The modern mind usually associates witchcraft with the middle ages. We think of witches as Shakespeare depicted them in Macbeth. We see them as secret, black and midnight hags, doing a deed without a name. We close our eyes and immediately the vision of a cauldron filled with foul ingredients appears before us; here are the fenny snake, adder’s fork, wool of bat, scale of dragon and tooth of wolf. But this does not go far enough back. There was witchcraft in the world long before medieval times. The Witch of Endor who practiced her strange arts in the reign of King Saul is familiar to all students of the Old Testament. The writings of Homer abound with references to witchcraft and sorcery. The very earliest human societies had witch doctors, medicine men, shamans and priests of the black art. Perhaps so ancient and widespread a cult has some basis in fact. There are powers beyond science. Ancient occult laws will still hold good. It is not wise to cross the path of a being whose age is measured in centuries and whose dark powers can alter the stars in their courses.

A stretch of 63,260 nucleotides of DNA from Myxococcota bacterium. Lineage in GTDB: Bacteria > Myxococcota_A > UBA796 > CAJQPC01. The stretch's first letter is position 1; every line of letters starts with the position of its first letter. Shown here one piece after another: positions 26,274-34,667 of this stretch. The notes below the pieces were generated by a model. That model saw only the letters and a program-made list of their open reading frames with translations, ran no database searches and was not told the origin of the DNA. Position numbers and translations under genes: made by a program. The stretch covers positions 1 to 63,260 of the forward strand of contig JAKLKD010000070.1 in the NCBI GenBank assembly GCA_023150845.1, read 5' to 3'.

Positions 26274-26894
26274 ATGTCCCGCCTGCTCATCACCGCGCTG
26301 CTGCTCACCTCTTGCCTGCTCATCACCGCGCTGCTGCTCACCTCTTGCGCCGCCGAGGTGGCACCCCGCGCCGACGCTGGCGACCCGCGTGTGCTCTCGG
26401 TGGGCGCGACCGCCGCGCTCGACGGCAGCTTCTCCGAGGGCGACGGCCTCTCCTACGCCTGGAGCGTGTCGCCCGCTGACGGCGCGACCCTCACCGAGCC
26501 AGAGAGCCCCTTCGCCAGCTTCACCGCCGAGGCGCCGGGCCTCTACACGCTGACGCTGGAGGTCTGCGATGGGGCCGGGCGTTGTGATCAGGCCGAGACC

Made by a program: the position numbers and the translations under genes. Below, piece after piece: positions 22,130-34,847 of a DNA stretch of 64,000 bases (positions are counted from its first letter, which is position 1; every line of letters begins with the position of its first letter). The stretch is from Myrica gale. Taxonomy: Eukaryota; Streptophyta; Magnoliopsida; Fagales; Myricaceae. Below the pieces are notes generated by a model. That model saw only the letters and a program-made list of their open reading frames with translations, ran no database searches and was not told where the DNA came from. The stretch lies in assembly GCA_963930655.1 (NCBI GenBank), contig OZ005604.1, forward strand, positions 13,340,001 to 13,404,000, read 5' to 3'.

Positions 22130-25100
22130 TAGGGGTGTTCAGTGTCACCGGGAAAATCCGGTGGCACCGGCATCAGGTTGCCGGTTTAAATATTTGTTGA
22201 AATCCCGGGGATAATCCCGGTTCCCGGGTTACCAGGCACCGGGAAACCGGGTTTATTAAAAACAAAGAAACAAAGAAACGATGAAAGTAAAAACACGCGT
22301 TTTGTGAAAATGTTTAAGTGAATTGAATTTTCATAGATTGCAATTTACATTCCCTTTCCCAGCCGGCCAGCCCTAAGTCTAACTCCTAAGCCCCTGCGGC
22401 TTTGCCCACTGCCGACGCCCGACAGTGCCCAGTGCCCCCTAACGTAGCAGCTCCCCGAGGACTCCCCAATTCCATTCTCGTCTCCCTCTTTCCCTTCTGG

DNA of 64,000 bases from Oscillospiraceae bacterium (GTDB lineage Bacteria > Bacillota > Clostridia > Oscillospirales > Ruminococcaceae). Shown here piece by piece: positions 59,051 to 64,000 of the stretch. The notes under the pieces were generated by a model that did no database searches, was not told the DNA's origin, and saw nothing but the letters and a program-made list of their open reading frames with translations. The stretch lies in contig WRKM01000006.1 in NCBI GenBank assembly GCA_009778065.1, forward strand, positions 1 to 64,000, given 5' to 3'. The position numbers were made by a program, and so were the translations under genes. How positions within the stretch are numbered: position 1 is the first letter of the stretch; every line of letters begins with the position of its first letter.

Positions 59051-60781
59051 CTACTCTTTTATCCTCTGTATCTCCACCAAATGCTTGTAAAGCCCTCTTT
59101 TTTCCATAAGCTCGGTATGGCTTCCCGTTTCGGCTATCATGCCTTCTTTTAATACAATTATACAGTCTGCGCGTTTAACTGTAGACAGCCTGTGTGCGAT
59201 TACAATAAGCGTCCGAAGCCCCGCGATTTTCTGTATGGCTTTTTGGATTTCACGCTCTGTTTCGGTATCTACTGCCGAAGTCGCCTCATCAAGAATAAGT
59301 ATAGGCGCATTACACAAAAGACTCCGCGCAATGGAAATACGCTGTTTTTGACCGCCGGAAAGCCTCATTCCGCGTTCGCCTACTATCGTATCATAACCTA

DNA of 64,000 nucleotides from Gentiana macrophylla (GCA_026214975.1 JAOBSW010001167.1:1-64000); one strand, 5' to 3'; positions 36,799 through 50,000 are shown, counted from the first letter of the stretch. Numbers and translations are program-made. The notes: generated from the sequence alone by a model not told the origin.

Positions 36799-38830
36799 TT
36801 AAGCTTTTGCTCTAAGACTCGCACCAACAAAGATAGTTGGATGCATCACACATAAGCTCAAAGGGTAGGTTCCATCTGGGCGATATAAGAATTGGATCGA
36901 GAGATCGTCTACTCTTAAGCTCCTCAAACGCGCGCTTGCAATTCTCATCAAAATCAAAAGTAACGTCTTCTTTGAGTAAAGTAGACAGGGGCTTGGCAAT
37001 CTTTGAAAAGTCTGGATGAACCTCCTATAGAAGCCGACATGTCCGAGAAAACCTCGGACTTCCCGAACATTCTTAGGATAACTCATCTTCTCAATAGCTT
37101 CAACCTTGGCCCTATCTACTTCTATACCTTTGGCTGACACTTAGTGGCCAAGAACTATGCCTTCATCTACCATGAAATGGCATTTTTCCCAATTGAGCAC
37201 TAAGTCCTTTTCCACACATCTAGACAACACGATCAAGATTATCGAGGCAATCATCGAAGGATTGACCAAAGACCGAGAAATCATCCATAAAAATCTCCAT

Jay Vickers was an ordinary man, or so he thought. All he wanted was to be left in peace to finish his next book. However, strange things started happenin – from his discovery of a mouse that was not a mouse, to the visit of an old neighbor that was not a man. Or at least he was not an ordinary man. For as it turned out, neither was Jay Vickers. This is the story of human mutation – the next step in the evolution of the species. What if mutants walked among us already? What if they were organized? What if they had unbelievable powers, such as the ability to cross between alternate worlds or dimensions at will, or to intuitively reach the absolutely correct answer by intuition or “hunch”, or to telepathically reach out to the stars? Such supermen would automatically try to conquer lesser men, would they not? Or would they do everything in their power to free the rest of humanity from slavery and suffering? Just what would the political and corporate powers-that-be do to keep their power and their slaves? How would mutants undermine the power of these bosses to set mankind free? This is a story of unlimited freedom, of worlds without end, ready for the taking. It is also the story of powerful, benevolent beings that exist only to help those who need that help. This is a future of a lop-sided mechanical culture of technology that could provide creature comfort for a few, but not human justice or security for the many. It is a future of hate, and war, and worry. Nothing like the way the world really turned out – after all, there couldn’t really be an underground of mutants working to free humanity . . . could there?